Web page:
South-East unavailable, too tiny for ranching – Intersociety cautions governors

A civil rights group, International Society for Civil Liberties and Rule of Law, Intersociety, has vowed to resist any attempt by governors of the South-East states to cede any land for ranching.

There have been plans by some governments in the zone to establish ranchings in some locations in their states as part of measures to quell incessant clashes by farmers and herders.

However, in a statement made available to DAILY POST on Monday, Intersociety said such action would not be tolerated.

The statement was signed by Emeka Umeagbalasi, Intersociety Board Chair, Chinwe Umeche, Head, Democracy and Good Governance Program and Obianuju Igboeli, Head, Civil Liberties and Rule of Law Program.

The group specifically told governments of Enugu, Anambra, Abia, Imo and Ebonyi states that “the South-East landmass (measuring 29,525km2) was too tiny for grab, for the purpose of Ranching/Settlements.”

Intersociety strongly advised the governors “to back off from any form of moves- under whatever disguises or camouflages, aimed at establishment of herders’ settlements in any part of their respective States.

“These moves must be done away with in the entire South-East or be lawfully and popularly resisted.”

It added that despite denials and reasons given by the governors and their governments “to justify the widely suspected politically motivated moves to establish the so called ‘non-native trailer parks’, ‘agro-industrial farms’, ‘mechanized farm settlements’ or ‘modern cow ranching’, most social clusters have remained saturated with strong suspicions that the governors and their governments are being economical with the truth.”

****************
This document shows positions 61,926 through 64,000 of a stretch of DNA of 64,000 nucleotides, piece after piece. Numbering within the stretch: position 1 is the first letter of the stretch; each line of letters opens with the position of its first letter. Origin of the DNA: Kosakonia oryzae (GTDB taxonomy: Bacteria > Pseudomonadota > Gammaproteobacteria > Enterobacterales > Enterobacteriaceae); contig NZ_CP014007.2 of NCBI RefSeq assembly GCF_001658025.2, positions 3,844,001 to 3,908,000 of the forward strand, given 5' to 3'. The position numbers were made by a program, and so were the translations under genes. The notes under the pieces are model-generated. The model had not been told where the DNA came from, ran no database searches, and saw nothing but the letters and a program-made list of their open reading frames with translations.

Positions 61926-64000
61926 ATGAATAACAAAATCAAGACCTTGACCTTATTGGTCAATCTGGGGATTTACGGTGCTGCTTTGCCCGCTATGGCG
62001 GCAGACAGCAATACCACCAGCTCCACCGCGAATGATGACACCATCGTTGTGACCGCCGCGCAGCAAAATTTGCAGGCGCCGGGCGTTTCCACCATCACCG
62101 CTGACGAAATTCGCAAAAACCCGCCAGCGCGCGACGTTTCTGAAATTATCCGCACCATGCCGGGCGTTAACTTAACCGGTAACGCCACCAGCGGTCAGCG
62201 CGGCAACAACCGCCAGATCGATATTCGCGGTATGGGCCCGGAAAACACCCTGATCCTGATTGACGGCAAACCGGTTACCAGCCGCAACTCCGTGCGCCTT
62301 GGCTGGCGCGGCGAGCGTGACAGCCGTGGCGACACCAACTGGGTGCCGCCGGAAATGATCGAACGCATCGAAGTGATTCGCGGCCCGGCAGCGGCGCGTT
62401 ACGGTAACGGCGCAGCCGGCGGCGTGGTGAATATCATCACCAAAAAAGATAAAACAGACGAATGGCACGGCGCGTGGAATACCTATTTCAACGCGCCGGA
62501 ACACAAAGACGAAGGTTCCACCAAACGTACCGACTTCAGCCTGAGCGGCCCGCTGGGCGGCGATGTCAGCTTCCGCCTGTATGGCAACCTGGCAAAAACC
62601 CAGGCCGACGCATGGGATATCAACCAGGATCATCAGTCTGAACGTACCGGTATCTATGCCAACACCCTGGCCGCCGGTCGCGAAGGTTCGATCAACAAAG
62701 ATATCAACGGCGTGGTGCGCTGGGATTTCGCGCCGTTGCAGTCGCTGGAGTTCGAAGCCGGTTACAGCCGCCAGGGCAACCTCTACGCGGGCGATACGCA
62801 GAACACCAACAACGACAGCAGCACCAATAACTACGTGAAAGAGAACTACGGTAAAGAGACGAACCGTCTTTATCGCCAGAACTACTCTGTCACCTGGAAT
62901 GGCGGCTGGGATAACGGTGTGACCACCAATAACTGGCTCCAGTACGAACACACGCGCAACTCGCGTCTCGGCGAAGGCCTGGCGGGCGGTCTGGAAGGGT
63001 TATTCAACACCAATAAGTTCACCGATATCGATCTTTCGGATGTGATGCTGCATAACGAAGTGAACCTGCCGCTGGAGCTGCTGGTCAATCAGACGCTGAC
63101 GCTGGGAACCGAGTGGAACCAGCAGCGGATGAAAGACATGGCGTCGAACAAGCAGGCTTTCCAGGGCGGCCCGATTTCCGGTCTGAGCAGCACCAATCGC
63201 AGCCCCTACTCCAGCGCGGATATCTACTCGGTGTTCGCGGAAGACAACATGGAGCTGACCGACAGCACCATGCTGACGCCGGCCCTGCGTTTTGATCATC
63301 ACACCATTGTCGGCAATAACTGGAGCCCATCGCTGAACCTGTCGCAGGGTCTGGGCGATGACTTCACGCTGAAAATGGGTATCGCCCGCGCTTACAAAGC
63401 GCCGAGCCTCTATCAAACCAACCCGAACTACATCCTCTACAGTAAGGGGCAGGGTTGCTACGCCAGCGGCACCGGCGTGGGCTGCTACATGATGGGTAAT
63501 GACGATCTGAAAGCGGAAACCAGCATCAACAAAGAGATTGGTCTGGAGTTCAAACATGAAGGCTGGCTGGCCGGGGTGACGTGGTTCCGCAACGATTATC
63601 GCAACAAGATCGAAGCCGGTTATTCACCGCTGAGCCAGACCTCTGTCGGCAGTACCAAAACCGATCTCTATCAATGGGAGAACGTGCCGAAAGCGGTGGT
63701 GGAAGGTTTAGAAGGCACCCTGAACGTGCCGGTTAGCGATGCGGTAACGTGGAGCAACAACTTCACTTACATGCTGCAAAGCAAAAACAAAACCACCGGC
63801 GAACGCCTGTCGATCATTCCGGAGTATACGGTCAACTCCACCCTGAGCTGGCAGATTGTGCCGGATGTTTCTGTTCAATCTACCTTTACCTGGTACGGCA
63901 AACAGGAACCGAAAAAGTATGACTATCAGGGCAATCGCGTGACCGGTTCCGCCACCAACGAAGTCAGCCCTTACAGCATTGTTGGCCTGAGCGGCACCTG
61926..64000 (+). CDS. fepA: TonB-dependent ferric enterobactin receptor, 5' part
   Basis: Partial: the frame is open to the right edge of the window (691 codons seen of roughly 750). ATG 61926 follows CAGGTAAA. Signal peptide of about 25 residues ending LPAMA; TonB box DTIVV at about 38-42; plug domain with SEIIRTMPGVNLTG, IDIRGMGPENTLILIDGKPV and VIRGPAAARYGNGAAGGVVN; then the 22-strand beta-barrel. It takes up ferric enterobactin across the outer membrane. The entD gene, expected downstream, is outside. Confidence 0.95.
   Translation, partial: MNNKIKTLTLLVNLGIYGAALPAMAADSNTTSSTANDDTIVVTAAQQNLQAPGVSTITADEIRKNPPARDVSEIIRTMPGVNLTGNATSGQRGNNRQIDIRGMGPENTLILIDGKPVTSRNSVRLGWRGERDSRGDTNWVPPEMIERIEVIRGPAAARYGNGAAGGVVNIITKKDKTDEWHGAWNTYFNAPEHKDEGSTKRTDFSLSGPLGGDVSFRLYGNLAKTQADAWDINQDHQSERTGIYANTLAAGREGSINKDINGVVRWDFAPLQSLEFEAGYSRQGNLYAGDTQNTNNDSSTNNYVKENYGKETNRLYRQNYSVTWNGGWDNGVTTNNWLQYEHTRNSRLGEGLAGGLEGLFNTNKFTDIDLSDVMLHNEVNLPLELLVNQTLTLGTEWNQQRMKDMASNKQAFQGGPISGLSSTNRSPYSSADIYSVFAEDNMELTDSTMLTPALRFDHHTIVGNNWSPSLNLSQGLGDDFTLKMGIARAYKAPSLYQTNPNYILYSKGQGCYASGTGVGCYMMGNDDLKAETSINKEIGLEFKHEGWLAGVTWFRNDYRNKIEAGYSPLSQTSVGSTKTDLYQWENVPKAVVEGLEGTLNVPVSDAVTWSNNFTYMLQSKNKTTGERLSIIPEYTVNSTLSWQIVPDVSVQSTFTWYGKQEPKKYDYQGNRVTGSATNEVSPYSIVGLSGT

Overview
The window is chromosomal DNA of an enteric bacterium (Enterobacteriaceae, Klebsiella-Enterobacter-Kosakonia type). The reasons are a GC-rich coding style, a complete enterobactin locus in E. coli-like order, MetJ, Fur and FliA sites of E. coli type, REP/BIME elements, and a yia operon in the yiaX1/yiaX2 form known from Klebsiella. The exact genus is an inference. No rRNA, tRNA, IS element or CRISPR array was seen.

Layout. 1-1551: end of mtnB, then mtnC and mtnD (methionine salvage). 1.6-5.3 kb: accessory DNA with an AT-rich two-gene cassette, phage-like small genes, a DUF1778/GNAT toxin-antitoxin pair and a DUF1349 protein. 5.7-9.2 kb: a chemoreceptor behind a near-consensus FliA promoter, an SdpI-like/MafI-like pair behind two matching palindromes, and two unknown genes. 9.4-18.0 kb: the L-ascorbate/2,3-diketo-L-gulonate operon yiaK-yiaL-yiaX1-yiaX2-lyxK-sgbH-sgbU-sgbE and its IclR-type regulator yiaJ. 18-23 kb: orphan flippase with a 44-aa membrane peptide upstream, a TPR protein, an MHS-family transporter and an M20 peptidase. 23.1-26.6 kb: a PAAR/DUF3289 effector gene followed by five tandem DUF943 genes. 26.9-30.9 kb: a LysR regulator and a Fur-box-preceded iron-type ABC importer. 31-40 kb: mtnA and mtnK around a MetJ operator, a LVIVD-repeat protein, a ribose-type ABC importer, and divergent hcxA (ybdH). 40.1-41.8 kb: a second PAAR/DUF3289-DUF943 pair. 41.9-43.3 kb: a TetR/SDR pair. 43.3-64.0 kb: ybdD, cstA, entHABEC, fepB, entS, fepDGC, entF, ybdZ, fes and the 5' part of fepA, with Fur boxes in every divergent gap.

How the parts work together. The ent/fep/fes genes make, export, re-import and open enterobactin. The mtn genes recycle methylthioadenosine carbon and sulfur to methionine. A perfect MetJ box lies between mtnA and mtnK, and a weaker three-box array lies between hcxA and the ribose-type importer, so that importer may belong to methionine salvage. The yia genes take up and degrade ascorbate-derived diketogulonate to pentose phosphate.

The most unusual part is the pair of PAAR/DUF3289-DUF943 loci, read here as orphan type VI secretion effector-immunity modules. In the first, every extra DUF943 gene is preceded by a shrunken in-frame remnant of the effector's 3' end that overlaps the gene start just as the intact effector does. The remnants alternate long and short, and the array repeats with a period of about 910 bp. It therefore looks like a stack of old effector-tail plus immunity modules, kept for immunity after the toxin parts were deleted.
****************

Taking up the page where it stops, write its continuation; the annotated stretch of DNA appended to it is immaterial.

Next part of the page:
Intersociety traced the current food insecurity in Nigeria, including food shortages and price hikes to “terrorization of the country’s food baskets- Ondo, Ogun and Oyo in South-West; Delta and Edo in South-South; Benue, Plateau, Nasarawa, Kogi and Niger in North-Central; Southern Kaduna and Southern Kebbi in North-West; and Taraba, Southern Borno and Northern Adamawa in North-East.”

“It is therefore most likely correct to say that the ongoing moves by the named governors and their governments are tantamount to ‘the Voice of Jacob and the Hands of Esau’.

“It must be clearly pointed out that it is the duties of the referenced governors and their governments, as Chief Security Officers of their respective States, to rise to the occasion at ensuring security and safety of those they were elected or selected to govern and protect, including mustering enough political will to flush out marauding Jihadist herdsmen wrecking havocs in farmlands located in communities across their states and restore farmers’ access to their farmlands and cultivated and harvested crops.

“The governors and their governments are also duty bound to ensure general security and safety of lives and properties in their domains and provide access and good roads, energy supply, ICT technologies, social amenities and services, as well as modern urban and rural planning, so as to attract huge direct foreign investments (under public-private-partnership-PPP),” the group further stated.

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